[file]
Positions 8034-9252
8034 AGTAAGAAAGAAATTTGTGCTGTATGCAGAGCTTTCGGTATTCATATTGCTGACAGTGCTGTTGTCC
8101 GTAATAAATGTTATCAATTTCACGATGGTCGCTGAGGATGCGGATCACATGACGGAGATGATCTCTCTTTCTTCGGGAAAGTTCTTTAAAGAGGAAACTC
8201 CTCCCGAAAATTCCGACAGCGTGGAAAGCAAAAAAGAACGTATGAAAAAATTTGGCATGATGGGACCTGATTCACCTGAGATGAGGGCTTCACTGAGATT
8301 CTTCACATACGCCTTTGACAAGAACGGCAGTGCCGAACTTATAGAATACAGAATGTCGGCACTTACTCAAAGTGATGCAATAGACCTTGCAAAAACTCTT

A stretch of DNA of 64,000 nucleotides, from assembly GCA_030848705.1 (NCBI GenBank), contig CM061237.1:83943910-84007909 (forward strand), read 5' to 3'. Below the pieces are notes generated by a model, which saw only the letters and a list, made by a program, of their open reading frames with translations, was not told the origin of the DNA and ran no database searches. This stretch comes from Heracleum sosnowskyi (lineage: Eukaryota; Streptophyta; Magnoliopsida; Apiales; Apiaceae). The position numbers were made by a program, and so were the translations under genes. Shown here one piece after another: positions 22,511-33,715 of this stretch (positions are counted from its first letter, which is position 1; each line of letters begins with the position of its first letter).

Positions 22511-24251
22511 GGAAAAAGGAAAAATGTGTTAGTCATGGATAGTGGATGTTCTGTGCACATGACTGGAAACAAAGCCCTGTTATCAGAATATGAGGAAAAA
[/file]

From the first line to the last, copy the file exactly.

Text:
Positions 8034-9252
8034 AGTAAGAAAGAAATTTGTGCTGTATGCAGAGCTTTCGGTATTCATATTGCTGACAGTGCTGTTGTCC
8101 GTAATAAATGTTATCAATTTCACGATGGTCGCTGAGGATGCGGATCACATGACGGAGATGATCTCTCTTTCTTCGGGAAAGTTCTTTAAAGAGGAAACTC
8201 CTCCCGAAAATTCCGACAGCGTGGAAAGCAAAAAAGAACGTATGAAAAAATTTGGCATGATGGGACCTGATTCACCTGAGATGAGGGCTTCACTGAGATT
8301 CTTCACATACGCCTTTGACAAGAACGGCAGTGCCGAACTTATAGAATACAGAATGTCGGCACTTACTCAAAGTGATGCAATAGACCTTGCAAAAACTCTT

A stretch of DNA of 64,000 nucleotides, from assembly GCA_030848705.1 (NCBI GenBank), contig CM061237.1:83943910-84007909 (forward strand), read 5' to 3'. Below the pieces are notes generated by a model, which saw only the letters and a list, made by a program, of their open reading frames with translations, was not told the origin of the DNA and ran no database searches. This stretch comes from Heracleum sosnowskyi (lineage: Eukaryota; Streptophyta; Magnoliopsida; Apiales; Apiaceae). The position numbers were made by a program, and so were the translations under genes. Shown here one piece after another: positions 22,511-33,715 of this stretch (positions are counted from its first letter, which is position 1; each line of letters begins with the position of its first letter).

Positions 22511-24251
22511 GGAAAAAGGAAAAATGTGTTAGTCATGGATAGTGGATGTTCTGTGCACATGACTGGAAACAAAGCCCTGTTATCAGAATATGAGGAAAAA